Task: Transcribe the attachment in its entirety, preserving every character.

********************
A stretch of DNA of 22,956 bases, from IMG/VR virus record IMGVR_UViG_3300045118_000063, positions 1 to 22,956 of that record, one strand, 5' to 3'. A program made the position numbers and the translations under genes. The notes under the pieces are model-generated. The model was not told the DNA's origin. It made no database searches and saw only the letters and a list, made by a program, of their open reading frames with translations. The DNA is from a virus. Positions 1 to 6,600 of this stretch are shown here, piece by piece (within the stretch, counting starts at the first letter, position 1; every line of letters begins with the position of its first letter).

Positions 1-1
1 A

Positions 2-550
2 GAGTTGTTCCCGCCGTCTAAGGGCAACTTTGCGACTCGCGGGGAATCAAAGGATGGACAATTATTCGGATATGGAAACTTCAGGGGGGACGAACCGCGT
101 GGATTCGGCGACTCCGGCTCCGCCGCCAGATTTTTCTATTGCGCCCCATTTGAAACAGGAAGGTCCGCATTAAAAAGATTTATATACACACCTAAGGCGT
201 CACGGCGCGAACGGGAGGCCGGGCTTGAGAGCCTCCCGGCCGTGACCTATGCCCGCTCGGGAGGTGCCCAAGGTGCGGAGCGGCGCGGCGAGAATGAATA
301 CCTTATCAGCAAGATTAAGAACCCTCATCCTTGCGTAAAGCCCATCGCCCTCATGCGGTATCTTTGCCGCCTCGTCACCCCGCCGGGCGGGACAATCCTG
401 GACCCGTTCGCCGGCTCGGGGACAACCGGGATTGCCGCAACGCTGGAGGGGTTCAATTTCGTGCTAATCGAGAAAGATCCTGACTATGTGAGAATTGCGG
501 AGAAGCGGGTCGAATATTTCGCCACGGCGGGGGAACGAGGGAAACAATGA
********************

A stretch of DNA of 22,956 bases, from IMG/VR virus record IMGVR_UViG_3300045118_000063, positions 1 to 22,956 of that record, one strand, 5' to 3'. A program made the position numbers and the translations under genes. The notes under the pieces are model-generated. The model was not told the DNA's origin. It made no database searches and saw only the letters and a list, made by a program, of their open reading frames with translations. The DNA is from a virus. Positions 1 to 6,600 of this stretch are shown here, piece by piece (within the stretch, counting starts at the first letter, position 1; every line of letters begins with the position of its first letter).

Positions 1-1
1 A

Positions 2-550
2 GAGTTGTTCCCGCCGTCTAAGGGCAACTTTGCGACTCGCGGGGAATCAAAGGATGGACAATTATTCGGATATGGAAACTTCAGGGGGGACGAACCGCGT
101 GGATTCGGCGACTCCGGCTCCGCCGCCAGATTTTTCTATTGCGCCCCATTTGAAACAGGAAGGTCCGCATTAAAAAGATTTATATACACACCTAAGGCGT
201 CACGGCGCGAACGGGAGGCCGGGCTTGAGAGCCTCCCGGCCGTGACCTATGCCCGCTCGGGAGGTGCCCAAGGTGCGGAGCGGCGCGGCGAGAATGAATA
301 CCTTATCAGCAAGATTAAGAACCCTCATCCTTGCGTAAAGCCCATCGCCCTCATGCGGTATCTTTGCCGCCTCGTCACCCCGCCGGGCGGGACAATCCTG
401 GACCCGTTCGCCGGCTCGGGGACAACCGGGATTGCCGCAACGCTGGAGGGGTTCAATTTCGTGCTAATCGAGAAAGATCCTGACTATGTGAGAATTGCGG
501 AGAAGCGGGTCGAATATTTCGCCACGGCGGGGGAACGAGGGAAACAATGA